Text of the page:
Nassau Coliseum's reputation for kindling playoff magic is no fluke and no late bloomer. As soon as it opened and before it was completely finished, the Coliseum hosted a surprising run at a title by the Nets and their first American Basketball Association star, Rick Barry.
No one ever has called the Coliseum "The House that Rick Built," but they could have. Back in the spring of 1972, as workers kept installing seats between games, Barry led the Nets to two series upsets and came within an eyelash of a third. The Basketball Hall of Famer never will forget that season and the building that housed it.
"When I went out to the Joe Namath charity [golf] event last summer, I saw it sitting over there behind the Marriott," Barry said during a recent trip to New York.
The Islanders still were months away from playing their first game, and county officials still were planning the formal dedication and opening when the Nets played the first game at the Coliseum on Feb. 11, 1972. Only the 200 and 300 sections were completed and there were some portable chairs near the court, but the occasion itself felt like a playoff triumph.
"After playing in the Island Garden, it was quite a change to have basically a first-class facility. In those days, it really was," Barry said. "It's antiquated now, obviously, but in those days it was nice to actually have a shower stall and hot water and things of that nature. And have fans on both sides of the court instead of on just one side. It was very nice."
He laughed when he was reminded what he said about having played a full 48 minutes in that first game: "A Coliseum record."
By playoff time, the Nets just seemed ready to write their own history. Despite never having won an ABA playoff series and having finished 24 games behind the Kentucky Colonels during the regular season, the Nets knocked off the Colonels in six games, clinching in Uniondale.
Trailing the second-place Virginia Squires and Julius Erving two games to none in the next series, the third-place Nets waited nine days for Game 3 because the new Coliseum had booked a circus. They won both games at home and eventually won the series in seven.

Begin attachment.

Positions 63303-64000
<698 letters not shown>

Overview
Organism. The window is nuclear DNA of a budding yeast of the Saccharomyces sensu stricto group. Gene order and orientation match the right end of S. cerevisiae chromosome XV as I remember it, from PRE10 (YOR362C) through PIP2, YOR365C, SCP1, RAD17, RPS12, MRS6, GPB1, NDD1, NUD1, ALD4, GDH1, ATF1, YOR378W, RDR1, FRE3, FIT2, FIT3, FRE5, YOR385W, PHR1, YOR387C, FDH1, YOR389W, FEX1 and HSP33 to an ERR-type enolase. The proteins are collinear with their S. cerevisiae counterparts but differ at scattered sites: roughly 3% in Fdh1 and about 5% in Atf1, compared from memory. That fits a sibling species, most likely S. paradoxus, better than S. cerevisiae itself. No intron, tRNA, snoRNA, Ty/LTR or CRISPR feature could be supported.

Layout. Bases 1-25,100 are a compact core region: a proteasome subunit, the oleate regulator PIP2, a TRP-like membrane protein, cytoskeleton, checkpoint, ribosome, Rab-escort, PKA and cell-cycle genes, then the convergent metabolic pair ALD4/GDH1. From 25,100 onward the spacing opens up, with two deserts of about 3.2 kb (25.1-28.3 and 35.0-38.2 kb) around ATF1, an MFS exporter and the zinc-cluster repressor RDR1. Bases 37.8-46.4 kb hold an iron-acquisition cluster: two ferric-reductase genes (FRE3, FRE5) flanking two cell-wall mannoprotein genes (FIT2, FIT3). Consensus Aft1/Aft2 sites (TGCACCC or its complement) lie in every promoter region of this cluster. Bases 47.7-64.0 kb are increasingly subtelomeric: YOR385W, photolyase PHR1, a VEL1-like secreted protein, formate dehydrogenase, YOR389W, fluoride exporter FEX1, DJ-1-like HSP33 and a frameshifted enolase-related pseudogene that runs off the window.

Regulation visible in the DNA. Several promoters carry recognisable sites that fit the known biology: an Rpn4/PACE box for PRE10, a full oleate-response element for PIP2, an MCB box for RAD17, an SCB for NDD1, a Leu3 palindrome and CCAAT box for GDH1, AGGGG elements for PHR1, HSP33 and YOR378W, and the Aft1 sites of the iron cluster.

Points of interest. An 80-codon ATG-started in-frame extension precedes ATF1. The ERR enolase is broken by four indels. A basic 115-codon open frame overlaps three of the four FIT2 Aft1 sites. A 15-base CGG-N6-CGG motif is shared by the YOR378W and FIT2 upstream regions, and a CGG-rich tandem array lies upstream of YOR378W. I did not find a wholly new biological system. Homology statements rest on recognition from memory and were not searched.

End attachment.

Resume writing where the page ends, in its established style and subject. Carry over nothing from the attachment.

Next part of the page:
That brought them to the finals against the Indiana Pacers, the perennial ABA powerhouse. They won Game 4 at the Coliseum before a crowd of 15,870 -- a massive turnout for a team that had considered 6,000 a huge throng at Island Garden in West Hempstead.
The Nets were on the verge of winning Game 5 in Indiana and returning home for a nationally televised potential clincher, but they blew a lead in the final half-minute and lost by one.
"That game was ours," Barry said. "Looie gave us unbelievable instructions in the huddle on what to do and the guys didn't follow directions. He said, 'No threes, stay up on everybody' but we backed off of [Billy] Keller and he hits a three. Then we turn the ball over."
Worse yet, Barry suffered a freakish injury during warmups for Game 6. "Right before the buzzer went off, I did something and my neck went into spasms. I had to go into the locker room. They were working on me. I said, 'Shoot it up, I've got to get out there,' '' he said. "I remember it like it was yesterday. I remember those things more than I do the good stuff."
Having found a home he liked, Barry fought a court ruling that ordered him to return to the NBA. He lost, but he had established a pattern for the building he left behind. The Nets, with Erving, won two ABA titles, clinching both at the Coliseum. And eight years and four days after Barry's team lost Game 6, Bobby Nystrom and the Islanders won Game 6.